The Infrastructure of Myanmar Company plans to build 2 million affordable apartments across Myanmar and has secured its first contract – with the Kayin State government.
The company will build thousands of low-cost housing units near to Hpa-an Industrial Zone in Kayin State though a joint venture with local firm Mya Htay Kywe Linn.
The company has also set its sights on projects in Mandalay and Sagaing, officials told media in Hpa-an on August 31.
In Kayin, the two companies will build 2560 apartments on 20 acres of vacant land near to the industrial zone “as fast as possible”, U Saw Win Htein, Kayin State’s chief minister, said. Buyers will be able to pay for the apartments in installments of K30,000 (US$23.50) per month for 30 years.
“The government will open a bank account for the monthly payments,” said U Than Oo, director at Infrastructure of Myanmar Company.
Each building will have five storeys. The ground floor will be for car parking and the first to the fifth floors will be residential. Each apartment will be 600 square feet.
If buyers are able to pay upfront, the price per apartment is K8 million, but if they choose to pay in installments, the total cost over 30 years will be K10.8 million.
The first 30pc of units will be sold to local residents, the next 40pc to civil servants and the remaining 30pc of units can be sold to whoever the companies choose, said U Saw Win Htein.
The Kayin State government identified a plot of vacant land to avoid ownership conflicts, and sold it to Mya Htay Kywe Linn Construction for K13 million per acre, officials said to media. Infrastructure of Myanmar will be responsible for building the project.
U Than Mya, managing director of Mya Htay Kywe Linn told The Myanmar Times that the two companies will split the profits equally and that construction will begin in October, once they have signed a contract. The project is expected to take around two years to complete.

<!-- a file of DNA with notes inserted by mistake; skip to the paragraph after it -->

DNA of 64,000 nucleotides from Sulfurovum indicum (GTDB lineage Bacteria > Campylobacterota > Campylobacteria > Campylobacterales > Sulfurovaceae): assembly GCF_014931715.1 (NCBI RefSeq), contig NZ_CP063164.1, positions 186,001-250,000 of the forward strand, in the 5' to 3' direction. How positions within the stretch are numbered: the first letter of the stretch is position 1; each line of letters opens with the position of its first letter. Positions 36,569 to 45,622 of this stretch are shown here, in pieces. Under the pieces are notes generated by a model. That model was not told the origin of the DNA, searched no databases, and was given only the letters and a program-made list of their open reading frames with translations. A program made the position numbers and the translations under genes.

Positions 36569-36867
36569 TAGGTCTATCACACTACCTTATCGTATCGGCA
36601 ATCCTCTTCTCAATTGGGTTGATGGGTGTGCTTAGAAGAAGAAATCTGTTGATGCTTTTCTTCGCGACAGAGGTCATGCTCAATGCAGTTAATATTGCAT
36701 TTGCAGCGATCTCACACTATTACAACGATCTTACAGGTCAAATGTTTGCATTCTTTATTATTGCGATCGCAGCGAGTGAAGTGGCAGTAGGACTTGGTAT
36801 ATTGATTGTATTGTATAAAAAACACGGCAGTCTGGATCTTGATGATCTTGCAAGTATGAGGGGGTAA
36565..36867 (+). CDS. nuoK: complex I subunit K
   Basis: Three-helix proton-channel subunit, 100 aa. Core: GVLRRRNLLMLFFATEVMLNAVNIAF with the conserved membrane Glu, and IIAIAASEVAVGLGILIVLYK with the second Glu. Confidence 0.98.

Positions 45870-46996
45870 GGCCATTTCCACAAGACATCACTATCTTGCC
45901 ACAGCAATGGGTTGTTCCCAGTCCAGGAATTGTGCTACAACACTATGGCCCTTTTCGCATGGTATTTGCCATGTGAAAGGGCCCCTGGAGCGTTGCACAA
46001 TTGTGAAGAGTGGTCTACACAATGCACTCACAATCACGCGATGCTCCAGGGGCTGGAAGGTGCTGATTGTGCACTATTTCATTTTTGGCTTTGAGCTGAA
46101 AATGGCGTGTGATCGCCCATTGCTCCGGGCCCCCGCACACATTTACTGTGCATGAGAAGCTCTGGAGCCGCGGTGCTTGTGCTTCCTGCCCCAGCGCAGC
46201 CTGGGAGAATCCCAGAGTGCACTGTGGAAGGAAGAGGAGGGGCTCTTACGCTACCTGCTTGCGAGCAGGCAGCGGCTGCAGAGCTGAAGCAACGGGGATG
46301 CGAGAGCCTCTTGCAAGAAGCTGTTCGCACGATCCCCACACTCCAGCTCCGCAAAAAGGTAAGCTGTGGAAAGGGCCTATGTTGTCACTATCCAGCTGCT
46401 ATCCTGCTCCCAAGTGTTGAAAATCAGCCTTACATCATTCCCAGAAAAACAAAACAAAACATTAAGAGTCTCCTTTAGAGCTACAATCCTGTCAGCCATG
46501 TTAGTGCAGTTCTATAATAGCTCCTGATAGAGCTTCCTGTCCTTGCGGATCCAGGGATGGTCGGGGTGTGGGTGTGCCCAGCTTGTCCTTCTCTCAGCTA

The development costs will be paid by the construction companies, which plan to take out insurance to cover any losses. “We can’t let anything happen to the company during this period as the project is too big,” said U Than Oo.
The 40-hectare (100-acre) Hpa-an Industrial Zone was developed by the UMH Company and opened on April 25, with the launch of the Japanese-owned Fulltex Sweater factory.
The Kayin State capital is in dire need of new housing as its population grows, said U Saw Win Htein, adding that he is also seeking companies to build accommodation in towns such as Myawaddy, which are also feeling the effects of urbanisation.
In May, Kayin State’s chief minister U Zaw Min told The Myanmar Times that the local economy was ready for change, after decades of instability and isolation.
Conflict has led to a mass migration of workers, mostly to Thailand, but once a national ceasefire accord is signed, he believes the region has plenty of potential for development.
The chief minister spoke of the need to develop vocational training for workers in the newly opened Hpa-an Industrial Zone, which covers 400 hectares but so far has only seen a handful of factories built.
Much of his optimism was based on Kayin State benefiting from its location along the East-West Economic Corridor, a much-delayed project backed by the Asian Development Bank.
When complete, it will link Da Nang in Vietnam with Laos and Thailand, passing through Kayin State to the port of Mawlamyine at the mouth of the Thanlwin River.
Source: Myanmar Times